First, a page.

Bolsonaro denounces violence after supporters storm Brazil’s govt buildings


Former Brazilian President denounced the “depredations and invasions of public buildings” in Brasilia, after his supporters stormed key government buildings Sunday, reported CNN.

Bolsonaro tweeted that “peaceful demonstrations, respecting the law, are part of democracy.”

“However, depredations and invasions of public buildings as occurred today, as well as those practiced by the left in 2013 and 2017, escape the rule,” he continued.

“Throughout my mandate, I have always been acting according to the Constitution, respecting and defending the laws, democracy, transparency and our sacred freedom,” added Bolsonaro.

Supporters of Brazilian far-right former President who refuse to accept his electoral defeat have stormed the presidential palace, Congress, and the Supreme Court in the capital, Brasilia.

Videos on social media showed Bolsonaro supporters smashing windows and furniture in the National Congress and Supreme Court buildings on Sunday, reported Al Jazeera.

They climbed onto the roof of the Congress building, where Brazil’s Senate and Chamber of Deputies conduct their legislative business, unfurling a banner that read “intervention” and an apparent appeal to Brazil’s military.

Images on TV channel Globo News also showed protesters roaming the presidential palace, many of them wearing green and yellow – the colours of the Brazilian flag, which have also come to symbolize the Bolsonaro government.

Security forces used tear gas in an effort to push back the demonstrators with local media estimating about 3,000 people were involved in the incident, reported Al Jazeera.

The siege, which lasted a little over three hours, comes just a week after the inauguration of Bolsonaro’s leftist rival, President Luiz Inacio Lula da Silva.

Around 3,000 supporters of Brazil’s far-right ex-president broke into Brazil’s Congress building, the presidential palace in a dramatic protest against President Silva’s inauguration last week, who defeated Bolsonaro in a runoff election on October 30.

Bolsonaro challenged the election results and has not explicitly conceded, though he said he would cooperate with the transition of power.

Responding to the invasion, Lula declared a federal security intervention in Brasilia that will remain in place until the end of the month.

Meanwhile, police have since cleared the massive crowds from government buildings and made at least 400 arrests, according to CNN Brasil and a local official.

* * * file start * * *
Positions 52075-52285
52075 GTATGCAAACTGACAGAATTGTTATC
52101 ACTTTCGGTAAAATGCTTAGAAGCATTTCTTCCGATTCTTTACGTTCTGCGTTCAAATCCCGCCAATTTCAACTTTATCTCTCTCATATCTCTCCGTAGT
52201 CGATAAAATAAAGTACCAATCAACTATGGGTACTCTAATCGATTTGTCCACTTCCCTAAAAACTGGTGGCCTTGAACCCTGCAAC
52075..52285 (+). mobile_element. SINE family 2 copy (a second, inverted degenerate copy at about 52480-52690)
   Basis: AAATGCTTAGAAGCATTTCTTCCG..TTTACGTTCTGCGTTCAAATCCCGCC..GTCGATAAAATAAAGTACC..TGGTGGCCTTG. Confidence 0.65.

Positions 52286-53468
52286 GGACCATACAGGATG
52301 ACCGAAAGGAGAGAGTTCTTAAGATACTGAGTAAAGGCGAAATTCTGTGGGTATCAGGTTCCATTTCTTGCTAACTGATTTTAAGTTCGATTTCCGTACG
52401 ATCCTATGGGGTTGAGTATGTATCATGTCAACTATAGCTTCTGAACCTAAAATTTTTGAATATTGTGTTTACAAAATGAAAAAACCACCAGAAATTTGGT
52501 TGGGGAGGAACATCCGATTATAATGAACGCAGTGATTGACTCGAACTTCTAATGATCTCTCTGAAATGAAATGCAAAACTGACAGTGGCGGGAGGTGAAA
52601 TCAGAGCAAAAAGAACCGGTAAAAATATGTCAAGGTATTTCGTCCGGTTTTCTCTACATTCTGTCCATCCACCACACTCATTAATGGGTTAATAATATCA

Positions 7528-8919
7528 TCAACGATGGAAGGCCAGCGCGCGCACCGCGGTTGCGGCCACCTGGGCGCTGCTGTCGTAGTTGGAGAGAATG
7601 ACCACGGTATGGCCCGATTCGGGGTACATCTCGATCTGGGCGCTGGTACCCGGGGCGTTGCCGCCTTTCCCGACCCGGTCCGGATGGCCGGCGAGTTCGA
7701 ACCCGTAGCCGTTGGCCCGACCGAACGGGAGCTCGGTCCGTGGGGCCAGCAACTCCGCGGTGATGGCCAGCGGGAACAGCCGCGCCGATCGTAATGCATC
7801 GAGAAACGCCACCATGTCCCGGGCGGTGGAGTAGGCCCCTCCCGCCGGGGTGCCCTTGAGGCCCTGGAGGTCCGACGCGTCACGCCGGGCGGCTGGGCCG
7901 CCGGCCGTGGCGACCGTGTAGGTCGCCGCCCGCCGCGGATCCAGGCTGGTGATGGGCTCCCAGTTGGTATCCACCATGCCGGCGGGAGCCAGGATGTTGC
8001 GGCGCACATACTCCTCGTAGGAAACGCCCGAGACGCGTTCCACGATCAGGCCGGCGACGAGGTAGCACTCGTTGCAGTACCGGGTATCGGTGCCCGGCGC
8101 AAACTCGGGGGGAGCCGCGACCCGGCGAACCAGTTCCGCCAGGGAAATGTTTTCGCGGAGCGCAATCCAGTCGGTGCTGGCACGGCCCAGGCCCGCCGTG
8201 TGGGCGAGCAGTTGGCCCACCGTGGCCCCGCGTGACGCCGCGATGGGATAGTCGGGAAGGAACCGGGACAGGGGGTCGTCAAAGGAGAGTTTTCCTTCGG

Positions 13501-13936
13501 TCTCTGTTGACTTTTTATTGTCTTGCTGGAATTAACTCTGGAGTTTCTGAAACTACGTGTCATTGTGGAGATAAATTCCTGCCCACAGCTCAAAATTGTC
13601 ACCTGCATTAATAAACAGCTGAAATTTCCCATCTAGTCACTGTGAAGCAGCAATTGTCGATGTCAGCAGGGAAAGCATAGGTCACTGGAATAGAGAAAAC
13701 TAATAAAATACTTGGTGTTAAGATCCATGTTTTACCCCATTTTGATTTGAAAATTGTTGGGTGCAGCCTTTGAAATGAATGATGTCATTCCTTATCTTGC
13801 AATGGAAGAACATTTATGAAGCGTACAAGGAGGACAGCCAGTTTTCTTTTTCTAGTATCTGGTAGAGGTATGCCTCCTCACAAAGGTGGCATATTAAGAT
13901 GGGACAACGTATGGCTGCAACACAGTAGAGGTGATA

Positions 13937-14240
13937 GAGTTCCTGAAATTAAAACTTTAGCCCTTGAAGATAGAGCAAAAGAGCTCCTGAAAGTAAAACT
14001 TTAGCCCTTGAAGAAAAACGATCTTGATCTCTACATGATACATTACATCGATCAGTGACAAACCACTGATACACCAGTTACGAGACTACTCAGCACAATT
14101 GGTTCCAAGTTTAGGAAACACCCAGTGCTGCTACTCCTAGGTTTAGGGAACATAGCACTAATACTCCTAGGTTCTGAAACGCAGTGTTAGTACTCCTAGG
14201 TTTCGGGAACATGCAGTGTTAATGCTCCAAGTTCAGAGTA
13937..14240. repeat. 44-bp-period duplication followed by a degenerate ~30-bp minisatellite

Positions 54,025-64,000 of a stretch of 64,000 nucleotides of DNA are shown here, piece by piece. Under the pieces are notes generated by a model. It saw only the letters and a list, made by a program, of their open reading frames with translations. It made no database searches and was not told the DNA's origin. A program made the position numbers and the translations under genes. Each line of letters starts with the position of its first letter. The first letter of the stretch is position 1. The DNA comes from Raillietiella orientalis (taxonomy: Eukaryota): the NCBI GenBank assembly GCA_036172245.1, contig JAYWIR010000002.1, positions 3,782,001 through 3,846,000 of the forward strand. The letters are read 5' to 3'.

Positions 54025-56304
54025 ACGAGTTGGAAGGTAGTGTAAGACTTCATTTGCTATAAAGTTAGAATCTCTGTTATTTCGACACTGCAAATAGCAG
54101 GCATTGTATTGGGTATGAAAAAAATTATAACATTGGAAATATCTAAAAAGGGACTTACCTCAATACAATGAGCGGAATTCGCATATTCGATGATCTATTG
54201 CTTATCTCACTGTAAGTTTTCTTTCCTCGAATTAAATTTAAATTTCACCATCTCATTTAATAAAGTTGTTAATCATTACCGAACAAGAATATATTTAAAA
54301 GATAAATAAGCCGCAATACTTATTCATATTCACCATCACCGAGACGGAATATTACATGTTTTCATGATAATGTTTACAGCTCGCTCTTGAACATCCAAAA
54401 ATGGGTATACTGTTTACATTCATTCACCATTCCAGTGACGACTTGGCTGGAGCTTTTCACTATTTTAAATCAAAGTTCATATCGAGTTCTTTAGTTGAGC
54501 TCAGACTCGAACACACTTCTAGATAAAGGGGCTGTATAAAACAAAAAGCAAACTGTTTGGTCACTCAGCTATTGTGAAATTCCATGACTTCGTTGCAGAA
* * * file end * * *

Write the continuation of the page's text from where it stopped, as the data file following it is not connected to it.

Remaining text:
At least 400 people have been arrested after pro-Bolsonaro supporters stormed key government buildings in Brazil’s capital, said Ibaneis Rocha, the governor of the country’s Federal District.

Rocha tweeted that those arrested “will pay for the crimes committed.”

“We continue working to identify all the others who participated in these terrorist acts this afternoon in the Federal District. We continue to work to restore order,” Rocha added.

The three main government buildings — the Supreme Court, the presidential palace and the congressional building — involved in today’s breach have been cleared of protesters, police said Sunday, according to CNN Brasil.

Moreover, Justice Minister Flavio Dino said that Brazil’s government will adopt more measures aimed at strengthening the capital of Brasilia.

Dino told reporters “there are still people on the internet saying that they are going to continue with terrorist acts. And they will not be able to destroy Brazilian democracy. They won’t.”

He also described Sunday’s events in Brasilia as “a coup,” reported CNN.

“We regret that the heritage of the Brazilian people has been squandered in a vile way. This is not about the continuity of the electoral process, it is about coup d’etat, terrorism,” the minister said while adding that “we are not going to accept the path of criminality to carry out a political struggle in . Criminals will be treated like criminals.”

Dino went on to say “this will never happen again in this country because there is unity among the institutions to guarantee social peace and act against terrorism.”

In the latest development, Facebook’s parent company Meta declared the unrest in a “violating event” on Sunday, adding it would “remove content that supports or praises” protesters who breached government buildings, reported CNN.

“In advance of the election, we designated as a temporary high-risk location and have been removing content calling for people to take up arms or forcibly invade Congress, the Presidential palace and other federal buildings,” Meta spokesperson Andy Stone told CNN.

“We’re also designating this as a violating event, which means we will remove content that supports or praises these actions. We’re actively monitoring the situation and will continue removing content that violates our policies.”

Meta has in the past designated violent events, like terrorist attacks, school shootings, and the January 6 attack on the US Capitol as so-called “violating events.” The policy allows the company to expedite content removal in these circumstances.

(Only the headline and picture of this report may have been reworked by the Business Standard staff; the rest of the content is auto-generated from a syndicated feed.)


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